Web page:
From a young age, my mother taught me that my experience in society would be marked by struggle. Because my skin was not a shade of alabaster or ivory, my hair could not be tamed by bristles or elastic or taught to stop reaching skyward and my hips would be carved by nature to carry life, I would be treated differently.
I would be objectified and unvalued. My Black, female life would be regarded as though it mattered less than those of my non-Black and male peers. I, in all spaces that I entered, would be considered and cared for last. So, I had to consistently ensure that despite the actions or opinions of other people, I was putting myself first.
Despite having my mother’s words as a reminder, self-love did not come easy. I spent years basing my worth on the opinions of my white peers, and gradually unlearned all of the self-love my mother had so desperately tried to teach me. I straightened my hair, changed my behavior and ignored my roots for so long, believing that if I did, I would finally be valuable.
It took me ages to learn that finding my own community was the key to healing from trauma inflicted on me by the white community in the unsafe spaces I entered. I found that the source of that healing could only be found among those who had also endured my struggles and shared my experiences: Black women.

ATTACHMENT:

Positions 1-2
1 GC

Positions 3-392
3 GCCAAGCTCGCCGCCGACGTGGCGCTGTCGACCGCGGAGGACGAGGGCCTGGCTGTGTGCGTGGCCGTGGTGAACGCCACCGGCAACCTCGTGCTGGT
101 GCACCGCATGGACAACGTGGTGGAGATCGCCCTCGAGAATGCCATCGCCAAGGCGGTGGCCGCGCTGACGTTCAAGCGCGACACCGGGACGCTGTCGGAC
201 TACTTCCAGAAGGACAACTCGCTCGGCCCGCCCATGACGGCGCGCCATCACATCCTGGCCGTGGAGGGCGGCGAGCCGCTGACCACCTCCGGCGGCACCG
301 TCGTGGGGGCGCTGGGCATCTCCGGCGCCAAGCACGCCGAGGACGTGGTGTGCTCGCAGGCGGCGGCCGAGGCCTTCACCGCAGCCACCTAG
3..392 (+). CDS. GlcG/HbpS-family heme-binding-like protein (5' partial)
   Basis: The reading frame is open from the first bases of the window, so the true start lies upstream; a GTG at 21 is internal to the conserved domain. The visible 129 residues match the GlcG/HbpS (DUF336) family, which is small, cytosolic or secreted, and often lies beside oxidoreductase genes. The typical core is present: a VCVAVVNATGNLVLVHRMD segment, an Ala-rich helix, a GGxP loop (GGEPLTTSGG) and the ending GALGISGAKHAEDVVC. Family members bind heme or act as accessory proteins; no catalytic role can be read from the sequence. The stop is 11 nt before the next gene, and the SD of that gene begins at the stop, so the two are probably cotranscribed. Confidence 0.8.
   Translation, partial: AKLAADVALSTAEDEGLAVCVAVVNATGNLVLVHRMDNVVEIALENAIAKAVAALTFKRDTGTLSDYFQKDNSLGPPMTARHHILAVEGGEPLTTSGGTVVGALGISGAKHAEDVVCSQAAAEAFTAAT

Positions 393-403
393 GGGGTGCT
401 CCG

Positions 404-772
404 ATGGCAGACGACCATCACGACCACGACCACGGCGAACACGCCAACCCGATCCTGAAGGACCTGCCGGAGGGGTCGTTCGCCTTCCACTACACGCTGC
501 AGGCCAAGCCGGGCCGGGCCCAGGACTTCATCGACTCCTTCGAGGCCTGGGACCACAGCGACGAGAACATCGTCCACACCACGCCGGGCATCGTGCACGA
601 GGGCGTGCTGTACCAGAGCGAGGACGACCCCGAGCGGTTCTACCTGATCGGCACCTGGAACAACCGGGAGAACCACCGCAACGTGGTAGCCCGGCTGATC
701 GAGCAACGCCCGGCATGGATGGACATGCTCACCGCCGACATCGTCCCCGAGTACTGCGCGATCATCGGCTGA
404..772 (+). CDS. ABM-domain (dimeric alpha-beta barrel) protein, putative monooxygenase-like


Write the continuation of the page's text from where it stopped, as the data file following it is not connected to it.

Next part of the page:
Upon coming to Temple University, I began to seek solace in the spaces created by people like me. I attended yoga classes and guided meditations taught and led by Black women. I cleansed my social media feeds of the white influencers that I had for so long compared myself to and began freeing myself of the pressure to achieve what was unrealistic and unnecessary.
I filled those gaps with the voices and works of Black women: artists, teachers, mothers, lovers. I began to realize that just as they had the capacity to be infinite, so did I. Their identities, like mine, were not defined by a single thing, but instead by what they loved.
I began to understand Black womanhood through poetry, photography or podcasts. In women like Lauren Ash and Alex Elle, the respective founders of the podcasts “Black Girl in Om” and “hey, girl,” I found voices that echoed and sang my own stories.
I began doing work to help build a community of my own and joined The Side by Side Collective, a self-care oriented organization for women of color at Temple created by two Afro-Latina women. The co-founders, Doriana Diaz, a junior women studies major, and Mayannah Beauvoir, a junior English and Africology and African American Studies major, have inspired me through their devotion to community and sisterhood every day since I have known them. Gradually, I began to acknowledge that I had begun a life-long journey toward attaining true acceptance and love of self.
Self-love is a daily struggle. Because true healing is rooted in the acknowledgement and honoring of emotions and pain, it is not an experience that will be completely defined by joyful moments. There are moments when it will be easy to feel lost in the deepest of abysses, but it is important to remember that we are not crying out alone. There are voices echoing alongside our own and many people waiting to help lift us to our highest of apexes.
Taylar Enlow, ‘21